SUPPORT LD 92: Clean, Drain and Dry to Reduce Risks of Invasive Species Spread
Photo: Variable Leaf Milfoil, Pleasant Pond, Litchfield Maine.

First of all, a huge thank you to all who responded to the request for testimony for LD 164. You impressed the committee with almost 100 pieces of testimony, both written and spoken, and you made a difference! As a result, we have good news to share:

The committee unanimously supported the bill for $2.5 million over two years.

For a committee with a wide range of fiscal perspectives, this is a huge win. And the smaller amount is much more likely to actually be funded in the end after the budget is hammered out. It's great to know committee members value clean lakes, and that has already set a great tone for the rest of the session. Stay tuned for more details on how this bill makes it through the budget process. A huge thanks to Rep. Bill Bridgeo of Augusta for sponsoring this important bill!

But now it’s time to turn to another committee and another bill.

Committee: Inland Fisheries and Wildlife
Public Hearing: Monday, February 13, at 1:00
Location: Room 206 of the Cross Office Building in Augusta

We need your support!

You might remember we have all advocated for this bill before. In 2021, LD 184 had tremendous public support, with over 50 people submitting written testimony in support (Click here, then click on "Status in Committee" on the left side menu and "Public Hearing Testimony"). Despite that extraordinary level of support, the bill was defeated in the committee in large part due to agency concerns about enforcement and a desire for voluntary measures.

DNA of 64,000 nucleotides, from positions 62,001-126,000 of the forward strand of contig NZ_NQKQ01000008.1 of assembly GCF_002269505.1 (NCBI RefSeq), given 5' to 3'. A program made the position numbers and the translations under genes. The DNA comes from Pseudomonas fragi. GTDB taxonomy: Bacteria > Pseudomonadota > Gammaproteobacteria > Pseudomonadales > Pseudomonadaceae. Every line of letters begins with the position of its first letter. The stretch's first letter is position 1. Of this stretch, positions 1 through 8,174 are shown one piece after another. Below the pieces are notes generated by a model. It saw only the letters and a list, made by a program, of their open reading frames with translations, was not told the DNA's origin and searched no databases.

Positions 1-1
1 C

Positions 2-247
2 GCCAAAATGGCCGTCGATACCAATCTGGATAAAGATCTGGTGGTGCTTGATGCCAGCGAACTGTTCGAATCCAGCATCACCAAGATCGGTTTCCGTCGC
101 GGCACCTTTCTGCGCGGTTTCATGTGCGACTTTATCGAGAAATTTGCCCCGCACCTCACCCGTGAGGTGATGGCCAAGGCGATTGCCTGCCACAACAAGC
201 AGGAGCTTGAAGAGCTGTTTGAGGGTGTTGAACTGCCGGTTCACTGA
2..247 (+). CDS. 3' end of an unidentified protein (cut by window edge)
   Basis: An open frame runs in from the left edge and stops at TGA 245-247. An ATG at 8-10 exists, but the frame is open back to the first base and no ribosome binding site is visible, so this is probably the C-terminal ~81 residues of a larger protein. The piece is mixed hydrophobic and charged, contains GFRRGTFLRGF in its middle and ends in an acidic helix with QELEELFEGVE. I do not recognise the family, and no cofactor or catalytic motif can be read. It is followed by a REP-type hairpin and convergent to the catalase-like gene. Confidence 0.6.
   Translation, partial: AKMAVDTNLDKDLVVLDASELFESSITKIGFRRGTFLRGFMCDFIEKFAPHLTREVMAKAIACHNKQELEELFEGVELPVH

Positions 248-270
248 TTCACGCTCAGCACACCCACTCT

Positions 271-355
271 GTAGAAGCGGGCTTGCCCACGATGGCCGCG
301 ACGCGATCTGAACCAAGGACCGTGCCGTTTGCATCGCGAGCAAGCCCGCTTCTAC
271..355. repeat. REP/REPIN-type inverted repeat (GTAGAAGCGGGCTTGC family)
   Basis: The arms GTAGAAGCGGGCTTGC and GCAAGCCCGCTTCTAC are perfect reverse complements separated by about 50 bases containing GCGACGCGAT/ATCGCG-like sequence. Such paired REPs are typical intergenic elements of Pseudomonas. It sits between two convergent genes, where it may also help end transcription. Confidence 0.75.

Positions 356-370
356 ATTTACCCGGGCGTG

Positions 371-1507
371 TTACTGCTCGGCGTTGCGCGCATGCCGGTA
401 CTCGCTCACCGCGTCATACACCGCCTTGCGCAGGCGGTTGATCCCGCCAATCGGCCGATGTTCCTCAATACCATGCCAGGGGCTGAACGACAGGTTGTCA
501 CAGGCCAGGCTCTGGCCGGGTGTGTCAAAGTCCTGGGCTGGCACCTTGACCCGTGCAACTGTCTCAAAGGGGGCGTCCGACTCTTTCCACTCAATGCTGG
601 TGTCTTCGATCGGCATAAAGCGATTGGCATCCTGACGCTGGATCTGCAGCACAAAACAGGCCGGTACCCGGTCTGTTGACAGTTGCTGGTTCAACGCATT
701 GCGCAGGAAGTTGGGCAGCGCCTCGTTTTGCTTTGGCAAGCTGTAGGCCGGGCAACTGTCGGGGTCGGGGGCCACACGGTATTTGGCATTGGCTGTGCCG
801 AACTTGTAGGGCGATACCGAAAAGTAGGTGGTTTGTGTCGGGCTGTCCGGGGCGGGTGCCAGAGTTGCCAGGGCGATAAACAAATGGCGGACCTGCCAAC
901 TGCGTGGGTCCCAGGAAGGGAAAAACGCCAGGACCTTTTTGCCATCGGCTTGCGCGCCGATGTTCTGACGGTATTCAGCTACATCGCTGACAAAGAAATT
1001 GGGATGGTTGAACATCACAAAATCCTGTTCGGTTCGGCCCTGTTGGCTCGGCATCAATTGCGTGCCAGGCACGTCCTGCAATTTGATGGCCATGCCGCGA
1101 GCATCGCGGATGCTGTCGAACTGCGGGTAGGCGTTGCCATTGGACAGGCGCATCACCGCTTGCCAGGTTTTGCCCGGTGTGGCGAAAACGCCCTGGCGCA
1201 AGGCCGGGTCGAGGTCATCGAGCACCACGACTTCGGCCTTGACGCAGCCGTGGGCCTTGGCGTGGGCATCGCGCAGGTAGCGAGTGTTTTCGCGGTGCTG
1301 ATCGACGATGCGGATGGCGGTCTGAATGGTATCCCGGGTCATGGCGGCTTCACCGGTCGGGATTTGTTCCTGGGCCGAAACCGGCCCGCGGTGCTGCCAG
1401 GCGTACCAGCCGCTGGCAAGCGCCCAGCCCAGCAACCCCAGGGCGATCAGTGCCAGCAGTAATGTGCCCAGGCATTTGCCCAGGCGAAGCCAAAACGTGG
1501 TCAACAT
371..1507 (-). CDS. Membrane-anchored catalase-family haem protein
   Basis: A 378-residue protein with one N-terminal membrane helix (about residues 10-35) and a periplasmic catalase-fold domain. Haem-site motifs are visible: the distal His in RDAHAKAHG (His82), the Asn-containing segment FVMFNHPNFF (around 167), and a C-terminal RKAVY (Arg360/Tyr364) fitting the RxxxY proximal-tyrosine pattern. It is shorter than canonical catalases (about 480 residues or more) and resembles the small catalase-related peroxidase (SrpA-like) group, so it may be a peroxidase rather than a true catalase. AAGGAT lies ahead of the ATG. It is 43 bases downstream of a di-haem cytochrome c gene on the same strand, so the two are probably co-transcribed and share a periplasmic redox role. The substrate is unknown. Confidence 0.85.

We have argued, and will continue to argue, that enforcing the removal of drain plugs before transporting boats is on par with enforcing the current ban on traveling with plants on a boat trailer. Both can be enforced if the trailered boat is stopped, and both can be addressed with friendly education and outreach about the problems during a Courtesy Boat Inspection (CBI). The CBI program, which hires staff to inspect boats and trailers at boat launches across the state, has an excellent track record of informing boaters about (and not enforcing) invasive plant laws. Checking ballast plugs at the time of inspections is a great way to increase awareness about a new rule, at the same time reducing the risk of invasive species spread.

We need even more letters of support this time around.

We need the committee to understand the problem, and recognize that reducing avenues for invasive spread, especially by easy and straightforward tools like “clean, drain, and dry”, are critical for the future of Maine’s healthy lakes.

I am asking you to join me in speaking up for Maine’s lakes today.

To view the text of the bill, click here.

To read a fact sheet for LD 92 developed by a collaboration of watershed organizations, click here.

To keep up to date on bill news, including a copy of Maine Lakes written testimony, visit our Advocacy page here. Click on the light blue box for LD 92.

Please consider speaking at the public hearing on Monday, Feb. 13th at 1 p.m. in Room 206 of the Cross Office Building at the capitol in Augusta.

Legislators and committees are very friendly and welcoming, and a few words from you will go a long way to moving this bill forward. A sample outline is below if you need some assistance crafting a letter. Consider adding a line or two about your experience with invasives and your concerns for what will happen if invasive species spread. For more letter writing tips, click here.
Dear Members of the Inland Fisheries and Wildlife Committee,